from The American Heritage® Dictionary of the English Language, 4th Edition
- transitive v. To cut small bits or pare shavings from (a piece of wood).
- transitive v. To fashion or shape in this way: whittle a toy boat.
- transitive v. To reduce or eliminate gradually, as if by whittling with a knife: whittled down the debt by making small payments.
- intransitive v. To cut or shape wood with a knife.
from Wiktionary, Creative Commons Attribution/Share-Alike License
- n. A large knife.
- v. To cut or shape wood with a knife.
- v. To reduce or gradually eliminate something (such as a debt).
from the GNU version of the Collaborative International Dictionary of English
- n. A grayish, coarse double blanket worn by countrywomen, in the west of England, over the shoulders, like a cloak or shawl.
- n. Same as Whittle shawl, below.
- n. A knife; esp., a pocket, sheath, or clasp knife.
- transitive v. To pare or cut off the surface of with a small knife; to cut or shape, as a piece of wood held in the hand, with a clasp knife or pocketknife.
- transitive v. To edge; to sharpen; to render eager or excited; esp., to excite with liquor; to inebriate.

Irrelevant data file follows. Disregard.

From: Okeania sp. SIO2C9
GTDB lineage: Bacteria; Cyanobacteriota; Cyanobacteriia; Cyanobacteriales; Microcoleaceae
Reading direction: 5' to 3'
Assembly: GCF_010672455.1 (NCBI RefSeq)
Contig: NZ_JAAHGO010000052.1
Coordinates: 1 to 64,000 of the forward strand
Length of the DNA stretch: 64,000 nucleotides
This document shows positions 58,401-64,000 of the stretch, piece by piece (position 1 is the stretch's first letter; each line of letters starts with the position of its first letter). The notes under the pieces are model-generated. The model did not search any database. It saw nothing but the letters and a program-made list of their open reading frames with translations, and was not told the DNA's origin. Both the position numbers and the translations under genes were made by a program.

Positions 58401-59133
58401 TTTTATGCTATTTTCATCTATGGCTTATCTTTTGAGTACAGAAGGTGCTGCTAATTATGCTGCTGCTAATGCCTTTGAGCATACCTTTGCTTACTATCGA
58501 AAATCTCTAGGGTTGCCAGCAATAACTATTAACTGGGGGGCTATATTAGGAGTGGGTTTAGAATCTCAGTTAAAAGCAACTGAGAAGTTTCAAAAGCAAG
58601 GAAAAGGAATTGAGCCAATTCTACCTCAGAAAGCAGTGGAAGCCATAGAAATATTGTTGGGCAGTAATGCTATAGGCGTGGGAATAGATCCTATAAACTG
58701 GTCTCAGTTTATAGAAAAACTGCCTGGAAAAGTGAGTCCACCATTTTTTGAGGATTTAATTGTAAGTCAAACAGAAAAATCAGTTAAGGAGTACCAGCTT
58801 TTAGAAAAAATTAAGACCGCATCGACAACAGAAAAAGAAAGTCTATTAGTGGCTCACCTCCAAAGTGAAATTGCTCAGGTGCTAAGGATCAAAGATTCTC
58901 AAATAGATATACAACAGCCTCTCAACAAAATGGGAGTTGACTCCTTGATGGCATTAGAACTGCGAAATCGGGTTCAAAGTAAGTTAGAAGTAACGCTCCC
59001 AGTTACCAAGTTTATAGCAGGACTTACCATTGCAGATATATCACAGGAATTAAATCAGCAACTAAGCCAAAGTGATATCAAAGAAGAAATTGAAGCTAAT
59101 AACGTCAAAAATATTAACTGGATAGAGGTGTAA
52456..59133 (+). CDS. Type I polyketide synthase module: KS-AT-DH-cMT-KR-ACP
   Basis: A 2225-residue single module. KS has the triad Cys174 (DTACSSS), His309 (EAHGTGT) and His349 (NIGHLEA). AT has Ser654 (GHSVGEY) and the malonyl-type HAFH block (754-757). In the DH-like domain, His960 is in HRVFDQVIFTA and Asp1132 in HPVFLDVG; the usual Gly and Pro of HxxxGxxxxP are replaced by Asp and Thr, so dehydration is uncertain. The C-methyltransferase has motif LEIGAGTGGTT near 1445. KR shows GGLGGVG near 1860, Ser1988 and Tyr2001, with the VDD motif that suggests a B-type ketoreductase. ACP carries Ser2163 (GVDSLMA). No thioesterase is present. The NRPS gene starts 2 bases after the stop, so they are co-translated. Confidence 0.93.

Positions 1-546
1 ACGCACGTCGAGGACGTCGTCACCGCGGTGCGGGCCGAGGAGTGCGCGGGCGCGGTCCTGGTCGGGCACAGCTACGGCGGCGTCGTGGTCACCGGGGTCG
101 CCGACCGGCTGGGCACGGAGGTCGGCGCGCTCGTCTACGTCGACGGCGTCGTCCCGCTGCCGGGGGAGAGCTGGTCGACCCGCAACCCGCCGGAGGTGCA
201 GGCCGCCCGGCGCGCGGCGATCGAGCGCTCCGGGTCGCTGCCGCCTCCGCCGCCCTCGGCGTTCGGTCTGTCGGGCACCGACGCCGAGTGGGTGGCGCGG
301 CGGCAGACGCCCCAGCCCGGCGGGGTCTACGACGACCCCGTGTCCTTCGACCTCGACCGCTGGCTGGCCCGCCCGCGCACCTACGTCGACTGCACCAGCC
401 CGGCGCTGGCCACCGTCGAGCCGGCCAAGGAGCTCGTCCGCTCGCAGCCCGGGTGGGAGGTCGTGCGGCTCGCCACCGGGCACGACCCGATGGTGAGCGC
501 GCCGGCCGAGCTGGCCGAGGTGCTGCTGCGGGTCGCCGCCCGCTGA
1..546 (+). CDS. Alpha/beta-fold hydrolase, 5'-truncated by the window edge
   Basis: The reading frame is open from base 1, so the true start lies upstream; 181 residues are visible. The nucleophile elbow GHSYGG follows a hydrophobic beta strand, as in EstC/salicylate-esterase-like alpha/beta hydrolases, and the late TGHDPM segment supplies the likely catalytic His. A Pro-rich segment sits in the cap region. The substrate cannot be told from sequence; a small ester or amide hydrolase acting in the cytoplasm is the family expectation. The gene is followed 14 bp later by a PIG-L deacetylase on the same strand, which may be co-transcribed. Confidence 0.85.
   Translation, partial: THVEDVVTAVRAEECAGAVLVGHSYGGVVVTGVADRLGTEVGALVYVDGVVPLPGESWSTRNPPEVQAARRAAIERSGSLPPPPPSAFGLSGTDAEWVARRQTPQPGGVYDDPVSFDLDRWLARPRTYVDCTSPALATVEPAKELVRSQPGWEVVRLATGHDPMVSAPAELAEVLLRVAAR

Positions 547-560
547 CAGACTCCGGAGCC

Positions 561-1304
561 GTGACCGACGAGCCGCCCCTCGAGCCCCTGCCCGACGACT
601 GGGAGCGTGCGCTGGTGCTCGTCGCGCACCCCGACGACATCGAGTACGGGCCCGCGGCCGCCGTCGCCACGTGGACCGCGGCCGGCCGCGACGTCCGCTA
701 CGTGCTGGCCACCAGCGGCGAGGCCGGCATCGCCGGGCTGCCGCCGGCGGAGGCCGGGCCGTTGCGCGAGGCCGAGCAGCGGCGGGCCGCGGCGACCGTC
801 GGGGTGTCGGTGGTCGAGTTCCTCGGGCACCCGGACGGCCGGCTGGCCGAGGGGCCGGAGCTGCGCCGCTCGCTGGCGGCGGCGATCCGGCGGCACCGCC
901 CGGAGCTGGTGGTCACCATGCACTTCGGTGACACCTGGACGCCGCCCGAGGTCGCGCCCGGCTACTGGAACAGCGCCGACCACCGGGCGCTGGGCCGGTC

- intransitive v. To cut or shape a piece of wood with am small knife; to cut up a piece of wood with a knife.
from The Century Dictionary and Cyclopedia
- n. Originally, a blanket; later, a coarse shaggy mantle or woolen shawl worn by West-country women in England.
- n. A knife; especially, a large knife, as a butcher's knife or one carried in the girdle.
- To cut or dress with a knife; form with a whittle or knife: as, to whittle a stick.
- To pare, or reduce by paring, literally or figuratively.
- To intoxicate; make tipsy or drunk.
- To cut wood with a pocket-knife, either aimlessly or with the intention of forming something; use a pocket-knife in cutting wood or shaping wooden things.
- To confess at the gallows.
from WordNet 3.0 Copyright 2006 by Princeton University. All rights reserved.
- v. cut small bits or pare shavings from
- n. English aeronautical engineer who invented the jet aircraft engine (1907-1996)
From Middle English whyttel, knife, variant of thwitel, from thwiten, to whittle, from Old English thwītan, to strike, whittle down.(American Heritage® Dictionary of the English Language, Fourth Edition)
From Middle English whittel ("large knife"), an alteration of thwitel, itself from thwiten ("to whittle"), from Old English thwitan. Compare Old Norse þveita ("to hurl") (Wiktionary)